Figure 5 shows in block diagram form a transmitted in accordance with the invention. In Figure 5 rectangle 1 represents a source of vision signals extending from 0 to n cycles per. second. Output from I is fed in parallel to two filters 2, 3, the former passing the range n/2 +m to n and the latter passing the range 0 to 11/2. 4 represents a heterodyne of frequency n/2 which heterodynes the output from 2 to produce the range m to n/Z, which range is employed at 5 to modulate a carrier for transmission from the aerial 6. The sound signals in the range 0 to m are derived from a source '1 and are also employed at 5 to modulate the carrier f for transmission from the aerial ii. The output from filter 3 is used to modulate the carrier 1 for transmission from the aerial 9.
Figure 6 represents in block diagram form a receiver in accordance with this invention. Signals picked up upon a receiving aerial 9 arefed to a receiver proper 3' for the carrier 1 the demodulated output of this receiver operating, in any well known convenient Way, a cathode ray tube; vision reproducer I 'over the range from 0 to n/2. Signals picked up on a second aerial B" are fed to a second receiver proper 5' for the carrier f and the demodulated output from 5 is divided into two ranges 0 to m and m to n/2 by two filters l (l and 3 respectively, the former passing the range 0 to m and the latter the range m to n/Z. The output from 3 is heterodyned at 4 by a frequency 11/2 to produce therange m.+n/2 to n, this range being passed to the tube l. The sound signals passed by the filter ID are fed direct to the loudspeaker 1.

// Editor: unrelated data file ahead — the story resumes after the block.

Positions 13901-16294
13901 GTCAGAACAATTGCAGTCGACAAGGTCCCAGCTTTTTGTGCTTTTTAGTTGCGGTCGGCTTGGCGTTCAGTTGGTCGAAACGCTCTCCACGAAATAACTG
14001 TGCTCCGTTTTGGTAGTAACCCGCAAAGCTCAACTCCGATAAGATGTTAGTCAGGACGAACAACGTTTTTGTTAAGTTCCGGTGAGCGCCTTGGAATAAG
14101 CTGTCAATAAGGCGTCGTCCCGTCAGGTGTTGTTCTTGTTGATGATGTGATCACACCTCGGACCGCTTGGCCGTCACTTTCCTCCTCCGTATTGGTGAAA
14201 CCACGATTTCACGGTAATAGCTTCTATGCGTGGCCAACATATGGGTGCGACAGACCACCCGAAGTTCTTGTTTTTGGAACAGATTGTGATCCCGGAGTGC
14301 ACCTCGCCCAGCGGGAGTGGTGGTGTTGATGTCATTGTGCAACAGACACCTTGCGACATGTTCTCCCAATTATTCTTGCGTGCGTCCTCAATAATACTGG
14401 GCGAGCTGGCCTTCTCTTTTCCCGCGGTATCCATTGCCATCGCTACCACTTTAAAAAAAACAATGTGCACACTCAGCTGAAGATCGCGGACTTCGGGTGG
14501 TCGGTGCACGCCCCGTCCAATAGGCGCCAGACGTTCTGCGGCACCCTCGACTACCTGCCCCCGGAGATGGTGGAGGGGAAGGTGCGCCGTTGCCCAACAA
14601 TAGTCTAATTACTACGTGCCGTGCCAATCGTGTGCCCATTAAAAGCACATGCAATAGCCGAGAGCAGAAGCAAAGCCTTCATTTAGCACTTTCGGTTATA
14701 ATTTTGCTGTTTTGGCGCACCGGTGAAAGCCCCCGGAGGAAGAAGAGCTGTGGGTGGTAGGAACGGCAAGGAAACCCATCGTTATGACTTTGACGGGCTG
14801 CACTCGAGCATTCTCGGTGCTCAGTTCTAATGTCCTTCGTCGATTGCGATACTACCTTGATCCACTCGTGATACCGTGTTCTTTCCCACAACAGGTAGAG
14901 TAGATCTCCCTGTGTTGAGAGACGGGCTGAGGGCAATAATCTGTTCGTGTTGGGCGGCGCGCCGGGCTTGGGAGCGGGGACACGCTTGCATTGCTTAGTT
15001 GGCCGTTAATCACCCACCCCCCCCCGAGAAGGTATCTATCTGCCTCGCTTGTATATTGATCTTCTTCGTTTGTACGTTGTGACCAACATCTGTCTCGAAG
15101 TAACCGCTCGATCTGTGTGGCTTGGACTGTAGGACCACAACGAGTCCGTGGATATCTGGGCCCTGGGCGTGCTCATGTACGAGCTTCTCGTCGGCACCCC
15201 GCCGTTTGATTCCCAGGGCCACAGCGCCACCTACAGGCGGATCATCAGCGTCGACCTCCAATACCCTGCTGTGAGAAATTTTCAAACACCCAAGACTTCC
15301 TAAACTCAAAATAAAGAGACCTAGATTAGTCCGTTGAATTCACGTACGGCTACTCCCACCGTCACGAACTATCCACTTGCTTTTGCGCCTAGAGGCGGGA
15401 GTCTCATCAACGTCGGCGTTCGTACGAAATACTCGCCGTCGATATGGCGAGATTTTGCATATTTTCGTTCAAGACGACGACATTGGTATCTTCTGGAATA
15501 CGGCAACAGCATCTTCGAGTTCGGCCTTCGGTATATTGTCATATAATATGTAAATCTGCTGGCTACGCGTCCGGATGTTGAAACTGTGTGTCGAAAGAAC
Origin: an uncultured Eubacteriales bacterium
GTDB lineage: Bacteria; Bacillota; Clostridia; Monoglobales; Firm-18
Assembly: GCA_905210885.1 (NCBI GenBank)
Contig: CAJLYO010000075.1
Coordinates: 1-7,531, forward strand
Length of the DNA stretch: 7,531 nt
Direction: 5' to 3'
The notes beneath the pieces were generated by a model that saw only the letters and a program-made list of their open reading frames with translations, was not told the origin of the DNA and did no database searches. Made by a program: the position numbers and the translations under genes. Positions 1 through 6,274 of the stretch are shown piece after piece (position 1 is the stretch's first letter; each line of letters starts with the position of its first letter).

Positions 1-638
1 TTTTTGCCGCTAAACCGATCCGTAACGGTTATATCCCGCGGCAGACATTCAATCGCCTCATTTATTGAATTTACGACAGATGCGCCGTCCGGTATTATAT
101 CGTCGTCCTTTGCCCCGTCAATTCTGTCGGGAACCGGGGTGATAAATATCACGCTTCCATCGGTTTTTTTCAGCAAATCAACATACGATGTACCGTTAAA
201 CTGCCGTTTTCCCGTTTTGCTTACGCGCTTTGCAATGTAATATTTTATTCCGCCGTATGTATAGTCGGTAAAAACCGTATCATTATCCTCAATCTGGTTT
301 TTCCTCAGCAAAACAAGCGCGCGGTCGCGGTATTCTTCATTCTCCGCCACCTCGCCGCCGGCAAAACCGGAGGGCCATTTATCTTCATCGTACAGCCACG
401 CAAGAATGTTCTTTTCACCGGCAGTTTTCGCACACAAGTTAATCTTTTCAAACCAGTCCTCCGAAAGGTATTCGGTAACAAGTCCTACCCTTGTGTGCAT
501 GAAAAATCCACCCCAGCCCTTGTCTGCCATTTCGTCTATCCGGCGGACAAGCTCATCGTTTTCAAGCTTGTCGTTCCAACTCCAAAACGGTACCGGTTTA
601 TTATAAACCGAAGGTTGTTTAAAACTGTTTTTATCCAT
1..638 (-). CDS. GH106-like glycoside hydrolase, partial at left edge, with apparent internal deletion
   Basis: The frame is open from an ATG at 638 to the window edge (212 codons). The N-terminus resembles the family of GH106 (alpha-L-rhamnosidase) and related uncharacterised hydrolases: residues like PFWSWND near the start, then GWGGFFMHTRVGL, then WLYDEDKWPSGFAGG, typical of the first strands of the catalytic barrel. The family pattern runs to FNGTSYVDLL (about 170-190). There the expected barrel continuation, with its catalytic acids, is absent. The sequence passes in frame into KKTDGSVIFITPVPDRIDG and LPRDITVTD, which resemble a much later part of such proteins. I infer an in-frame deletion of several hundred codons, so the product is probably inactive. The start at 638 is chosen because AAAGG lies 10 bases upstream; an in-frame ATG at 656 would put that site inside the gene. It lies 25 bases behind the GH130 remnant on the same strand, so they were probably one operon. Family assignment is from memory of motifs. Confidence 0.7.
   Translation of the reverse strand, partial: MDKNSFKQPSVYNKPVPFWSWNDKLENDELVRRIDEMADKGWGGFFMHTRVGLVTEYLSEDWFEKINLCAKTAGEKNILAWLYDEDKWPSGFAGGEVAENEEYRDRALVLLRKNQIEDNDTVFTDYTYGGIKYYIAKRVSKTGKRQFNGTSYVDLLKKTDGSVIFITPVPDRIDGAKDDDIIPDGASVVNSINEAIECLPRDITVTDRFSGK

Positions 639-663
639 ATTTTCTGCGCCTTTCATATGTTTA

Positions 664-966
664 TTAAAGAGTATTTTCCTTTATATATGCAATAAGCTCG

It is to be understood that the filters to be used in this invention (although shown schematically) may be constructed in any manner such as shown, for example, in the article by Otto J. Zobel, entitled Distortion Correction in Elec trical Circuits with Constant Resistance Recurrent Networks to be found in the Bell System Technical Journal for July, 1928, page 438 et seq.
Having now particularly described and ascertained the nature of my said invention and in what manner the same is to be performed I declare that what I claim is:,